The cancellation of the fifth England-India Test drew comparisons to England’s aborted tour of South Africa in late 2020, another series that was ground to a halt despite there being no confirmed COVID-19 cases among the away sides on both occasions.
What happened in South Africa?
England toured South Africa in the winter of 2020 to play three T20Is and three ODIs that were supposed to be a part of the ongoing ODI World Cup Super League. The tour – England’s first overseas trip since the start of the pandemic – took place as COVID-19 case numbers in South Africa were soaring.
The T20I series was safely negotiated before a positive COVID-19 test in the South African camp brought the ODI series into doubt. A player tested positive prior to the first ODI leading to its postponement. Two days later, the rescheduled first ODI was officially abandoned after two members of staff at the hotel the players were staying in also tested positive for COVID-19.
At this point, the series had still not been postponed. The following day the series was postponed after there were two unconfirmed positives in the England camp – those tests were ultimately found to be false positives.
After news broke of the two unconfirmed tests, there was still a possibility that the sides could squeeze in two ODIs before England were due to fly home, but the tour was pulled with the two respective boards citing the “mental and physical health and welfare of players from both teams.”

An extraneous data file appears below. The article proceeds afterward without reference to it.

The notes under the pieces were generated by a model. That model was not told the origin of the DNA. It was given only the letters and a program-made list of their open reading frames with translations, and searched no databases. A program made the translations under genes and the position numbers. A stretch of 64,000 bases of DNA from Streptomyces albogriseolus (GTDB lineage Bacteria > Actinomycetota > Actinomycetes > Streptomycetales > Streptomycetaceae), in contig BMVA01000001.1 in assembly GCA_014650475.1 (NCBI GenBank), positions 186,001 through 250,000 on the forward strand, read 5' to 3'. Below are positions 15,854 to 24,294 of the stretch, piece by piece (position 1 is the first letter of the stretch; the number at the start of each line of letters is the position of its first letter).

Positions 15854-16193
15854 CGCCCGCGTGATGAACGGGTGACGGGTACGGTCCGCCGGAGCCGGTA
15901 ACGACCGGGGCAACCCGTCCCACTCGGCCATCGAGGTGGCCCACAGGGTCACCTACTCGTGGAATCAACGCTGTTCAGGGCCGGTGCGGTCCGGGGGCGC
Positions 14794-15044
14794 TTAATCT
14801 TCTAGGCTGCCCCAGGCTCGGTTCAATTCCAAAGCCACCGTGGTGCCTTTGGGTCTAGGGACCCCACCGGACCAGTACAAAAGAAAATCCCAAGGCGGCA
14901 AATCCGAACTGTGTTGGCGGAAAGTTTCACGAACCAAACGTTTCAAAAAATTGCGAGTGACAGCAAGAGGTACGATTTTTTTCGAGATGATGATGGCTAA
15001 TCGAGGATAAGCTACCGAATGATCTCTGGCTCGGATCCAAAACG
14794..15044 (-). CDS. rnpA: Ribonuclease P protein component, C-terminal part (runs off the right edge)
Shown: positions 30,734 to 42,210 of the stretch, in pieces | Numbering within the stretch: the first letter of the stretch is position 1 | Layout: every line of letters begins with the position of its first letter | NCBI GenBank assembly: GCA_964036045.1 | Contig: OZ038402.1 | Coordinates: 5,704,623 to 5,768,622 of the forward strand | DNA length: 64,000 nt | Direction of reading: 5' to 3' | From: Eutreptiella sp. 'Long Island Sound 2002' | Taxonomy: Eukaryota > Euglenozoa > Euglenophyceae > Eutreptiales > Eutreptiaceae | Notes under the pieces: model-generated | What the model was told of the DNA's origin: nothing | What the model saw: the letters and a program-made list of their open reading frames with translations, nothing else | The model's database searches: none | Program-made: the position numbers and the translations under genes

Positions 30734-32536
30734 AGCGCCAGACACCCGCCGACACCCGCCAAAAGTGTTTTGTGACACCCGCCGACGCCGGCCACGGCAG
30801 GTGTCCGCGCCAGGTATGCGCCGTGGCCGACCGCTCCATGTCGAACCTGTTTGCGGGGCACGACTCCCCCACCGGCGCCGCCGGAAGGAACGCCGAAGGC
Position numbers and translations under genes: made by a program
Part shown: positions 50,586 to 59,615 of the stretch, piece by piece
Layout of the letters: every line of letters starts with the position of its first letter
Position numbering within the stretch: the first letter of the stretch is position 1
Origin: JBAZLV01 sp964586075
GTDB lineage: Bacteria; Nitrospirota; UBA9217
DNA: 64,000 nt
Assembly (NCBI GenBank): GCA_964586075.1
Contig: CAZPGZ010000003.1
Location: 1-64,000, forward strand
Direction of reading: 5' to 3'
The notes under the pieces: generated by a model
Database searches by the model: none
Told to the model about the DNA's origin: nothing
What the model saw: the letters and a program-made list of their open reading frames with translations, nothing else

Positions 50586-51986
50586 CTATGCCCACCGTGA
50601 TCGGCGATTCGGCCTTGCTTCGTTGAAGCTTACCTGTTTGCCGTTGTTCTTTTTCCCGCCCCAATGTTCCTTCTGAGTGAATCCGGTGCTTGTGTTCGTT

At the time, ECB CEO Tom Harrison said: “We have always maintained that the welfare of our players and management is paramount. We were concerned about the potential impact that recent developments might have on the wellbeing of the touring party, and so after consultation with Cricket South Africa we have jointly made the decision to postpone the remaining matches in this series, in [the] best interest of the players’ welfare.”
What happened in Manchester?
There are striking similarities, not least in Harrison’s assessment of events. After the cancellation of the Old Trafford Test, Harrison made it clear that the Test was abandoned last minute due to the wellbeing of the India side. “This is not a COVID cancellation,” he said. “This match has been cancelled because of serious concerns over the mental health and wellbeing of one of the teams.”
After a number of India support staff tested positive for COVID-19 in the build-up to the Oval and Old Trafford Tests, it is understood that the India players became increasingly nervous about the state of affairs. Dinesh Karthik, an active IPL cricketer and current Sky Cricket pundit, commented on Sky: “The general feeling is that a lot of the players are tiring.
“This is after the fourth Test and almost all the games have gone down to the wire. A lot of people are tired and they have only one physio right now. They had two, but before this one went down [with Covid] along with a couple of the coaches.
“So they have one physio, and they’ve done a lot of work with that man. And now he tests positive. And that is the problem.
“If it was somebody else, you know someone helping in terms of logistics or something like that they wouldn’t be this afraid, but this person got it and that’s when they got the jitters.”
A report in the Telegraph stated that a group of India players wrote to the BCCI at midnight before the scheduled start of the Test to express their desire for the game to be postponed.